8 Rinaudo, M. (2011). Chitin and chitosan: properties and applications. Progress in Polymer Science, 38(7), 603-632. http://dx.doi.org/10.1016/j.progpolymsci.2006.06.001. [ Links ]

9 Raafat, D., Von Bargen, K., Haas, A., & Sahl, H.-G. (2008). Insights into the mode if action of chitosan as an antibacterial compound. Applied and Environmental Microbiology, 74(12), 3764-3773. http://dx.doi.org/10.1128/AEM.00453-08. PMid:18456858. [ Links ]

10 Li, Z., Yang, X., Song, X., Ma, H., & Zhang, P. (2016). Chitosan oligosaccharide reduces propofol requirements and propofol-related side effects. Marine Drugs, 14(12), 234. http://dx.doi.org/10.3390/md14120234. PMid:28009824. [ Links ]

11 Mohebbi, S., Nezhad, M. N., Zarrintaj, P., Jafari, S. H., Gholizadeh, S. S., Saeb, M. R., & Mozafari, M. (2019). Chitosan in biomedical engineering: a critical review. Current Stem Cell Research & Therapy, 14(2), 93-116. http://dx.doi.org/10.2174/1574888X13666180912142028. PMid:30207244. [ Links ]

12 Ueno, H., Nakamura, F., Murakami, M., Okumura, M., Kadosawa, T., & Fujinaga, T. (2001). Evaluation effects of chitosan for the extracellular matrix production by fibroblasts and the growth factors production by macrophages. Biomaterials, 22(15), 2125-2130. http://dx.doi.org/10.1016/S0142-9612(00)00401-4. PMid:11432592. [ Links ]

13 Howling, G. I., Dettmar, P. W., Goddard, P. A., Hampson, F. C., Dornish, M., & Wood, E. J. (2001). The effect of chitin and chitosan on the proliferation of human skin fibroblasts and keratinocytes in vitro. Biomaterials, 22(22), 2959-2966. http://dx.doi.org/10.1016/S0142-9612(01)00042-4. PMid:11575470. [ Links ]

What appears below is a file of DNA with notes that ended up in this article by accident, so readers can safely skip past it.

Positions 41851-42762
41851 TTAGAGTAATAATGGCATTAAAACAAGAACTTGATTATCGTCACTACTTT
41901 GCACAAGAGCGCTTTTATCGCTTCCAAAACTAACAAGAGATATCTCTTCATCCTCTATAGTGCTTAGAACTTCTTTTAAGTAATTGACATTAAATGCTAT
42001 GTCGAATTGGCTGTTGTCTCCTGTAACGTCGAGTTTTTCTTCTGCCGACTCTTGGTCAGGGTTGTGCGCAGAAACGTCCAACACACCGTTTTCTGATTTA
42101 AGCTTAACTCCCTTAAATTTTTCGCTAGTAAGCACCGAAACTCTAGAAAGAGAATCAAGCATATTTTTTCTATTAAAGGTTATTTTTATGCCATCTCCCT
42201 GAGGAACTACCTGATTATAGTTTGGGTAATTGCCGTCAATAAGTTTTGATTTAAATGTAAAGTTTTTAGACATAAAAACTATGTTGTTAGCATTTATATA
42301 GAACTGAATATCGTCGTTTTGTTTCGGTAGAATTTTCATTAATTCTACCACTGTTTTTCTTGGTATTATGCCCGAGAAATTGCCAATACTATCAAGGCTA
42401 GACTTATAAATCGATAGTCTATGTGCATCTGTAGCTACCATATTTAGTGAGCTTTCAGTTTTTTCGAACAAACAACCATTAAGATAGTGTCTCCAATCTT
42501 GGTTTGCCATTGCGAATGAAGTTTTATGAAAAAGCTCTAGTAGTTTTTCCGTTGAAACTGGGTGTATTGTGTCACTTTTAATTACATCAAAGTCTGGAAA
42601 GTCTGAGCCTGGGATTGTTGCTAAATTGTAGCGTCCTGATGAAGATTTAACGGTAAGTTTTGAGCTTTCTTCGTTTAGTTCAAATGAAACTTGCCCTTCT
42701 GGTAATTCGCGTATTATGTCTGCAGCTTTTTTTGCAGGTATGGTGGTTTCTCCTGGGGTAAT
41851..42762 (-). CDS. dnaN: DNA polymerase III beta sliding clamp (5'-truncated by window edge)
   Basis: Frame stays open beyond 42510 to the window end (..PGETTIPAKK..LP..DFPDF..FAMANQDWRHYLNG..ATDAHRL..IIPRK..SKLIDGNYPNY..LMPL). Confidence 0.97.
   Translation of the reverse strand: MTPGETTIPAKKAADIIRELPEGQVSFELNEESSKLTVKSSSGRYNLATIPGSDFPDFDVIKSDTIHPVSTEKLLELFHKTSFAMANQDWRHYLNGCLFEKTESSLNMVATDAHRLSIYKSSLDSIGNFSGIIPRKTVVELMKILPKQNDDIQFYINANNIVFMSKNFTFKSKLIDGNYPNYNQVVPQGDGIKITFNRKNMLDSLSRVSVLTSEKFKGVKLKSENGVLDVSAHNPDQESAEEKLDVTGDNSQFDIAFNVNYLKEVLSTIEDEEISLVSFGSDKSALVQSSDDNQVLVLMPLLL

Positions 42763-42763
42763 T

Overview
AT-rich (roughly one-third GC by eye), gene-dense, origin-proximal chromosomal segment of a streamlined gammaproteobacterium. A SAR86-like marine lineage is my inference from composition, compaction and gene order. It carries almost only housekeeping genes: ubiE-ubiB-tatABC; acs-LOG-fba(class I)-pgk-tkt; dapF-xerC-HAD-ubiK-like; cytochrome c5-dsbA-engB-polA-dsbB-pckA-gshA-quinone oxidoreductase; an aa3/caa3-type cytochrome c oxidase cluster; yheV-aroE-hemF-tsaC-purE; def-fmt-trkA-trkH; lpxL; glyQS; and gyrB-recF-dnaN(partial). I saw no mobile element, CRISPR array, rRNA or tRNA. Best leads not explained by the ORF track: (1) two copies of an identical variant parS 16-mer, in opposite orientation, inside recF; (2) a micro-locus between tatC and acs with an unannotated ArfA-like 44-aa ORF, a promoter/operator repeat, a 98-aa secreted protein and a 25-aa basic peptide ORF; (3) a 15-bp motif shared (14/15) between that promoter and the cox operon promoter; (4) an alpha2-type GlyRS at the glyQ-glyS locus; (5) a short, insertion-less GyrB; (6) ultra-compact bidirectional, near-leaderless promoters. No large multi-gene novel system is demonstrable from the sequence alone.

14 Sandri, G., Rossi, S., Bonferoni, M. C., Caramella, C., & Ferrari, F. (2020). Electrospinning technologies in wound dressing applications. In J. Boateng (Ed.), Therapeutic dressings and wound healing applications (1st ed., pp. 315-336). Hoboken: Wiley. http://dx.doi.org/10.1002/9781119433316.ch14. [ Links ]

15 Ramakrishna, S., Fujihara, K., Teo, W. E., Lim, T. C., & Ma, Z. (2005). An introduction to electrospinning and nanofibers. Singapur: World Scientific Publishing. [ Links ]

16 Wang, L., Yang, H., Hou, J., Zhang, W., Xiang, C., & Li, L. (2017). Effect of the electrical conductivity of core solutions on the morphology and structure of core-shell CA-PCL/CS Nanofibers. New Journal of Chemistry, 41(24), 15072-15078. http://dx.doi.org/10.1039/C7NJ02805A. [ Links ]

17 Khajavi, R., & Abbasipour, M. (2012). Electrospinning as a versatile method for fabricating core/shell, hollow and porous nanofibers. Scientia Iranica, 19(6), 2029-2034. http://dx.doi.org/10.1016/j.scient.2012.10.037. [ Links ]

18 Bonzani, I., George, J., & Stevens, M. (2006). Novel materials for bone and cartilage regeneration. Current Opinion in Chemical Biology, 10(6), 568-575. http://dx.doi.org/10.1016/j.cbpa.2006.09.009. PMid:17011226. [ Links ]

19 Baker, B. M., Gee, A. O., Metter, R. B., Nathan, A. S., Marklein, R. A., Burdick, J. A., & Mauck, R. L. (2008). The potential to improve cell infiltration in composite fiber-aligned electrospun scaffolds by the selective removal of sacrificial fibers. Biomaterials, 29(15), 2348-2358. http://dx.doi.org/10.1016/j.biomaterials.2008.01.032. PMid:18313138. [ Links ]

20 Kenawy, R., Bowlin, G. L., Mansfield, K., Layman, J., Simpson, D. G., Sanders, E. H., & Wnek, G. E. (2002). Release of tetracycline hydrochloride from electrospun poly(ethylene-co-vinyl acetate), poly(lactic acid), and a blend. Journal of Controlled Release, 81(1-2), 57-64. http://dx.doi.org/10.1016/S0168-3659(02)00041-X. PMid:11992678. [ Links ]

21 Bagheri, B., Zarrintaj, P., Samadi, A., Zarrintaj, R., Ganjali, M. R., Saeb, M. R., Mozafari, M., Park, O. O., & Kim, Y. C. (2020). Tissue engineering with electrospun electro-responsive chitosan-aniline oligomer/polyvinyl alcohol. International Journal of Biological Macromolecules, 147, 160-169. http://dx.doi.org/10.1016/j.ijbiomac.2019.12.264. PMid:31904459. [ Links ]

22 Boateng, J., & Catanzano, O. (2015). Advanced therapeutic dressings for effective wound healing: a review. Journal of Pharmaceutical Sciences, 104(11), 3653-3680. http://dx.doi.org/10.1002/jps.24610. PMid:26308473. [ Links ]